The Teahouse of the August Moon (U.S.: Daniel Mann, 1956) Three Stars. John Patrick’s very likable comedy about how the “conquered“ Japanese turn the tables on their often gullible Yank conquerors, was a Broadway showcase for David Wayne as Sakini and John Forsythe as Capt. Fisby, the roles taken here, very likably, by Brando and Glenn Ford. Machiko Kyo, the beauty of Rashomon and Ugetsu, plays a geisha, and Paul Ford repeats his Broadway hit role in his specialty: a dithering, whining boss. (Bilko!) You don’t want Brando to make too many light comedies, but one Sakini is fine.

Reflections in a Golden Eye (U. S.: John Huston,1967). Four Stars. A neglected classic. In fact, John Huston‘s silky, menacing, finely wrought adaptation of Carson McCullers’ eerie novel of obsession and murder on a Southern Army post — with Brando as the punctilious Captain Weldon Penderton, Elizabeth Taylor as his lusty, busty wife Leonora, Brian Keith excellent as Leonora’s remorseful Army guy lover Lt.-Col. Morris Langdon , the peerless Julie Harris as Langdon’s sensitive soul wife Alison, Zorro David as Alison’s outrageous manservant Anacleto (who paints the peacock with the golden eye), and Robert Forster as Pvt. Williams, the enlisted man object of Penderton‘s desire — was the movie that actually opened up McCullers’ fictional world for me. I love it.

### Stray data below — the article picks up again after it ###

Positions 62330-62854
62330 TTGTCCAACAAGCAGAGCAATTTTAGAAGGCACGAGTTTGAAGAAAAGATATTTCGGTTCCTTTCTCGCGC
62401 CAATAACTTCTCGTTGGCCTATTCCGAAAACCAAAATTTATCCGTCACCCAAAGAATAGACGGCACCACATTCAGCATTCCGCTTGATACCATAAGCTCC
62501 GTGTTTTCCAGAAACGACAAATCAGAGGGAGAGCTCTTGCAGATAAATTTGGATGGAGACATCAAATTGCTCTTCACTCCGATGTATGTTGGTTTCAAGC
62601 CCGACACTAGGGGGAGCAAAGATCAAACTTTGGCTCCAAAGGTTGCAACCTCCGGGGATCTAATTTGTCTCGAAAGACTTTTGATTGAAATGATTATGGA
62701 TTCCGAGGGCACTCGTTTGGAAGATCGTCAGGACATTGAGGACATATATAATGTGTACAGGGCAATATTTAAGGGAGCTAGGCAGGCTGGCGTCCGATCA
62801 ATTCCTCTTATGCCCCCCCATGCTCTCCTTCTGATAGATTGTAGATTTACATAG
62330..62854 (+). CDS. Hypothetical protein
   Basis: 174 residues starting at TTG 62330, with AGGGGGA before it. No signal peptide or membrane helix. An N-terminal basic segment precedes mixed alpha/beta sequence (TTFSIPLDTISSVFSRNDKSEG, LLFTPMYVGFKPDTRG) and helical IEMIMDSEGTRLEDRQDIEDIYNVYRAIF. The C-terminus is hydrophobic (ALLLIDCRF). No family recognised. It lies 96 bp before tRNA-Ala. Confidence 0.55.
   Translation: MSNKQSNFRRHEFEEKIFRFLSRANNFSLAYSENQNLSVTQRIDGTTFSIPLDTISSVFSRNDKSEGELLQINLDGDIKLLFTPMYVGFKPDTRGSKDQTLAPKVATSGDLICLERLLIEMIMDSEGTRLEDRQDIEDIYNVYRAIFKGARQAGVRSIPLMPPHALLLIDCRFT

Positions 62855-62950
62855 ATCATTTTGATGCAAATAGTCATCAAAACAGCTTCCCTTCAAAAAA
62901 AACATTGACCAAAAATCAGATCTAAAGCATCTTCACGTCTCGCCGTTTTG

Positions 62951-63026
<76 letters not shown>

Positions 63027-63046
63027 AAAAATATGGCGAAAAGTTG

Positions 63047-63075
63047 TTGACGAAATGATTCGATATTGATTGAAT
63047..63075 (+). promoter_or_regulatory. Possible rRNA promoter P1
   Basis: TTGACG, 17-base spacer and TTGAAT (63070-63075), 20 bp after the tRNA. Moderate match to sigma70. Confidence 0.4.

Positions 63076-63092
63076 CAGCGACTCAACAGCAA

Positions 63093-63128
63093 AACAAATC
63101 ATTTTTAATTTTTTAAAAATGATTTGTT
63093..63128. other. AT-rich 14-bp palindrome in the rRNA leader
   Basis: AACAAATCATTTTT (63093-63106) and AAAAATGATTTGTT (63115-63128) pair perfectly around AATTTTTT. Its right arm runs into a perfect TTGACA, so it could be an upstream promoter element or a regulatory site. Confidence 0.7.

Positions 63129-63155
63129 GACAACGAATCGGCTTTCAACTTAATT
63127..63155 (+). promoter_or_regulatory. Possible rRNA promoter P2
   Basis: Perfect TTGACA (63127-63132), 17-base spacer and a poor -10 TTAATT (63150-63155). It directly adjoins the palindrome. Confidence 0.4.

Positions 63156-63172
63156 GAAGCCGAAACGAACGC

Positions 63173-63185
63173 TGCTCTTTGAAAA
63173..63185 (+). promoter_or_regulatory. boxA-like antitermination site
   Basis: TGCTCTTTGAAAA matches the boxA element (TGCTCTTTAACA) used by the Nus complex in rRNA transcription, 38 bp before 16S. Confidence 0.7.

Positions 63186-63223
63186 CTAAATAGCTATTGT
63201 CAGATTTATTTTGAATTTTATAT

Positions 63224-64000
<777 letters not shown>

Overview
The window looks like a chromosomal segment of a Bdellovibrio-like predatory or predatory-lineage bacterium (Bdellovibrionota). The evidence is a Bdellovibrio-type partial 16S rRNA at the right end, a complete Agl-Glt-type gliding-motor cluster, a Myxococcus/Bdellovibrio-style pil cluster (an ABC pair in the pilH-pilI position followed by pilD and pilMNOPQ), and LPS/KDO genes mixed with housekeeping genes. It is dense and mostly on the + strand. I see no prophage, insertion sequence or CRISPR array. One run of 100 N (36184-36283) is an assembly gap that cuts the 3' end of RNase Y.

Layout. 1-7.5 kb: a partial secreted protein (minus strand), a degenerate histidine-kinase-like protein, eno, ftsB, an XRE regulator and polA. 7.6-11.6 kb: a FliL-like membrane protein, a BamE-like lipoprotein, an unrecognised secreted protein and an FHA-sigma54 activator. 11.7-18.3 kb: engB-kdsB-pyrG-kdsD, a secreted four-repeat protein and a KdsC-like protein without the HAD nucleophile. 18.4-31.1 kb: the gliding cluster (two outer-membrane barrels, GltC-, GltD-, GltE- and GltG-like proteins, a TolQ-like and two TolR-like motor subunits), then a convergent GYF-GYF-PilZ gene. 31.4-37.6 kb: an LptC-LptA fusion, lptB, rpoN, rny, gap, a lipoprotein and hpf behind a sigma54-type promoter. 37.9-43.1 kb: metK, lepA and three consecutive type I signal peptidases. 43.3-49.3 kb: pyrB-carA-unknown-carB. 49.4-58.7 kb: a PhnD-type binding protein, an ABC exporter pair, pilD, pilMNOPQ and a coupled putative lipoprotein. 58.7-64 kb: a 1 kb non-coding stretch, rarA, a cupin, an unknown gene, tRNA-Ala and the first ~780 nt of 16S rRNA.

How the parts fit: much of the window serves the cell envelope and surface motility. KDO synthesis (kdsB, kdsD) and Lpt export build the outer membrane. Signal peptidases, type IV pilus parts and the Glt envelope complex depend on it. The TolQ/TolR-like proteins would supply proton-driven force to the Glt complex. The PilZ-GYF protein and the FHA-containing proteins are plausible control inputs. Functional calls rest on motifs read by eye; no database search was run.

Horribly reviewed in 1967, this movie was nevertheless admired by McCullers and regarded by Huston himself as “perfect,” one of his own favorites among all his films. This is the rare golden-tinged print Huston intended. You can find the “normal” color release version, shot by Oswald Morris  — which is also quite beautiful — in the earlier Warner Brando collection. (They should have included both “Reflections” here.)